How to make black ink pasta

20 Jul

When life gives you cuttlefish ink … Or squid ink, for that matter …

Fresh eggs make the best pasta, and so these came from a farm just down the road from where I live.

The cuttlefish ink had to travel a little farther. It’s from Spain. Squid ink works just as well, and is probably more readily available, so use that instead if you like.

This is 3 1/4 cups of flour. I use a mixture of “OO” and super fine semolina to make my pasta, but all-purpose flour works great as well. After creating a well in the center, add 3 eggs, 3 egg yolks, 1 tablespoon of extra virgin olive oil, 1/2 teaspoon of kosher salt, and 2 or 3 tablespoons of the ink.

Mix thoroughly.

And then, with either a fork or your fingers, slowly start to incorporate the flour into the egg mix.

After the dough is formed, begin to knead. Pasta dough can’t be overworked, so don’t worry about kneading too much.

Just get it to a point where the dough looks and feels good (it should neither be very moist nor dry). Wrap in plastic and allow the dough to rest for at least a couple of hours before rolling it out for your pasta. I usually make pasta dough a day in advance, leave it in the fridge overnight, then bring it to room temperature before rolling it out. I find that this makes for a smoother, silkier dough.

Oh, and this is a lobster lasagne that I made with some of the pasta dough. I’m surveying the dinner guests who I served it to the other night to determine whether to include its recipe here on a later post.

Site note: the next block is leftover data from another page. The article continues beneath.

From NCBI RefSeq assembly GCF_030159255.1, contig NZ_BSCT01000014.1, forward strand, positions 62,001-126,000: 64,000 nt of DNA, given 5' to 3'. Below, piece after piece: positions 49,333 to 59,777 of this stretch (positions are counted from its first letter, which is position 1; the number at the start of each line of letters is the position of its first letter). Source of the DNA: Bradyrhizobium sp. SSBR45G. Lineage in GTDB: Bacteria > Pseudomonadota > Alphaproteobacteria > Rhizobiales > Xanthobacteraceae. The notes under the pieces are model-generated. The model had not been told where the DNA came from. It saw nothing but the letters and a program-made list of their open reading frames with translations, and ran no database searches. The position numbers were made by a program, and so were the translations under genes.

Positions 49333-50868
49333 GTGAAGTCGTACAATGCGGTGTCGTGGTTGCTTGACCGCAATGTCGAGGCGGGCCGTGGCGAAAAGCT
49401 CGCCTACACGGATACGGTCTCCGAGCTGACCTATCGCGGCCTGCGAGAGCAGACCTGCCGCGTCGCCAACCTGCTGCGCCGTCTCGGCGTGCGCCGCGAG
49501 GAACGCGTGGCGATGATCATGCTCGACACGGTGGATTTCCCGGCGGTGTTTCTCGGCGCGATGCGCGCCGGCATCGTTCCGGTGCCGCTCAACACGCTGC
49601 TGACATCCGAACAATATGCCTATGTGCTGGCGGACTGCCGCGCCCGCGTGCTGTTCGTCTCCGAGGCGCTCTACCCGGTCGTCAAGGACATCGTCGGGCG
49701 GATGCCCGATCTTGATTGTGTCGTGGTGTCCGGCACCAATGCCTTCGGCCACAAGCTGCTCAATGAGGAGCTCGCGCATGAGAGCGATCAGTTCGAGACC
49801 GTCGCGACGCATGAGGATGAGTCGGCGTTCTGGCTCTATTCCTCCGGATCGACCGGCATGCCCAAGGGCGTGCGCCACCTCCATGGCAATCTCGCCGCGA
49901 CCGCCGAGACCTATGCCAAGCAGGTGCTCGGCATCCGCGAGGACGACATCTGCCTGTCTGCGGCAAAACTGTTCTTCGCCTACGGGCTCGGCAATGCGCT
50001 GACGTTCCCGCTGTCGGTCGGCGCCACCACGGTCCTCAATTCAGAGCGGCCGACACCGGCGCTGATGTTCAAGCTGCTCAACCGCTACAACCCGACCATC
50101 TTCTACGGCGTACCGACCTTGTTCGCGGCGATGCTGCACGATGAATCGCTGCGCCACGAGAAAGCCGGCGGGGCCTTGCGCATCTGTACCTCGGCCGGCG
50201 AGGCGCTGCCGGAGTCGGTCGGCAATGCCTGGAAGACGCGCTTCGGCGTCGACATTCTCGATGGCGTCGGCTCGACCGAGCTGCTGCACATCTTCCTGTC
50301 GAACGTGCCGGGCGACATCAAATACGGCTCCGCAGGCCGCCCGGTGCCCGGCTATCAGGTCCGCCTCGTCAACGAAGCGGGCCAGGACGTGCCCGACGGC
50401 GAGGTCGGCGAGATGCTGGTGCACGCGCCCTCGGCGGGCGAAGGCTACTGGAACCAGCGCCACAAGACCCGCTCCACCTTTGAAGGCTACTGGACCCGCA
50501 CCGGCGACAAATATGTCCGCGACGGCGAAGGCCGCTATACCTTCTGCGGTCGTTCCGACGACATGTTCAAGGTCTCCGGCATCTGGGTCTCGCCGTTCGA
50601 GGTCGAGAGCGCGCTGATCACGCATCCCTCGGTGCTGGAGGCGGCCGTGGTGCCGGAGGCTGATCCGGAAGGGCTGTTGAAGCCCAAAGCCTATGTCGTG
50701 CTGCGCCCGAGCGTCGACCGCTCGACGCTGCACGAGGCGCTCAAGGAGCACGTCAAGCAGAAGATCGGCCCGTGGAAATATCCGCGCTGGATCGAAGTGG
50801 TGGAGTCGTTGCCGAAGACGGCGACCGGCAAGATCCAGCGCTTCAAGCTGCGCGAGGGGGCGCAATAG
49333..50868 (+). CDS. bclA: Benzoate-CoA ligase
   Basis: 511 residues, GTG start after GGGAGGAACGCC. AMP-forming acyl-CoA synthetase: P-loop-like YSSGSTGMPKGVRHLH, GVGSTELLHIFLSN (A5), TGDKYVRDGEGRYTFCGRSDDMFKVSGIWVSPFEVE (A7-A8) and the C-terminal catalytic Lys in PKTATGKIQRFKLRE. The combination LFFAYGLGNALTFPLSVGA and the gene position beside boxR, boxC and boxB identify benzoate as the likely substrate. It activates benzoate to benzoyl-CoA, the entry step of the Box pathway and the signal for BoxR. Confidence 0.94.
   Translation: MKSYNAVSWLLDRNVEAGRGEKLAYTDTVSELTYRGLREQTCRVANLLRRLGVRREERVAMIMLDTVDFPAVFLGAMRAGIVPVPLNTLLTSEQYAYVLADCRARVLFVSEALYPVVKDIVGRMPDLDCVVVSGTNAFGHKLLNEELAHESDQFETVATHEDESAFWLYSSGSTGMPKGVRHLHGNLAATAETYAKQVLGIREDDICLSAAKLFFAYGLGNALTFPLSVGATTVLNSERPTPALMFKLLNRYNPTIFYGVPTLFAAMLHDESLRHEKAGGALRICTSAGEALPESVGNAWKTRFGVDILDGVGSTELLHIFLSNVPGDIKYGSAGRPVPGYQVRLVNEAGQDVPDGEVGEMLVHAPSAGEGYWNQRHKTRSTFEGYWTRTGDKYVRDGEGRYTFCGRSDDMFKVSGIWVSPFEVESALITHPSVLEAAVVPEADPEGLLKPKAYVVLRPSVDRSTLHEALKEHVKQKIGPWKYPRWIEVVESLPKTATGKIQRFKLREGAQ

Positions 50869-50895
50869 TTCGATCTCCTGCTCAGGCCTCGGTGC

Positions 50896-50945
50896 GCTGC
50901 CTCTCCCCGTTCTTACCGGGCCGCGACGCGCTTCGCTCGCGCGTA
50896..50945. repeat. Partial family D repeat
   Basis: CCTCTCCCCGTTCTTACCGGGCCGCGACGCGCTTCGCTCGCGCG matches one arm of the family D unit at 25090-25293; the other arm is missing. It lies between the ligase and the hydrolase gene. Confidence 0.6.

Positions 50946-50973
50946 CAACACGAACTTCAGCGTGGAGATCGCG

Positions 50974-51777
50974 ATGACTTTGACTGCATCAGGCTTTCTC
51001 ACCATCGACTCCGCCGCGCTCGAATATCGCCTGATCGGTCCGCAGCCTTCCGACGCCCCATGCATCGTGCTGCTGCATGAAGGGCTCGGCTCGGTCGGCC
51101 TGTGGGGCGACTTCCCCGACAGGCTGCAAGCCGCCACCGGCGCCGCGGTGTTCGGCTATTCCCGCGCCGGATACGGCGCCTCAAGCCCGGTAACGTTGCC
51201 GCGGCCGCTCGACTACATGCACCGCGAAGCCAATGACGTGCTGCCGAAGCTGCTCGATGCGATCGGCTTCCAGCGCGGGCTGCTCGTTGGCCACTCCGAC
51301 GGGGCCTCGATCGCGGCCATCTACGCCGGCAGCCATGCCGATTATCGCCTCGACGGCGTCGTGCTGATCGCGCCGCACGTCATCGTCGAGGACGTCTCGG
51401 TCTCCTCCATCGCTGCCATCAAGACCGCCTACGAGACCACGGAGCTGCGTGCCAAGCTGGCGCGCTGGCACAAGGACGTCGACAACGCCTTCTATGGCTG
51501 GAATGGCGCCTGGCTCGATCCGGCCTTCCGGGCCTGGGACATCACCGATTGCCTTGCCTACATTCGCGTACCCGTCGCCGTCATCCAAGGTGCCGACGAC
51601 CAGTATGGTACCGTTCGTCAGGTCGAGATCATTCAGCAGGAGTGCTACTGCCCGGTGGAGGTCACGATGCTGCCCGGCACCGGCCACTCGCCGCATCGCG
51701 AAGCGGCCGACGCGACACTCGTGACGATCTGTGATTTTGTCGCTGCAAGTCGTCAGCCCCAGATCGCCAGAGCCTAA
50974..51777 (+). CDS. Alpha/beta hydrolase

After all, we are a democracy, yes?

2 Responses to “How to make black ink pasta”

  1. Anonymous July 21, 2014 at 2:48 am #

    I love your passion and contributions, Mr. Meatball. Great stuff, as always. Maybe now I'll dare to try making a dish like this with cuttlefish ink. Seems so crazy, but not so much now. Regards


  1. Lobster lasagne | Mister Meatball - April 9, 2020

    […] a lasagne pan, then lay down your first layer of pasta sheets. I went with black ink pasta but only because of the dramatic effect it might have on my guests (and Giovani); any type of […]

Leave a Reply

Fill in your details below or click an icon to log in: Logo

You are commenting using your account. Log Out /  Change )

Twitter picture

You are commenting using your Twitter account. Log Out /  Change )

Facebook photo

You are commenting using your Facebook account. Log Out /  Change )

Connecting to %s

%d bloggers like this: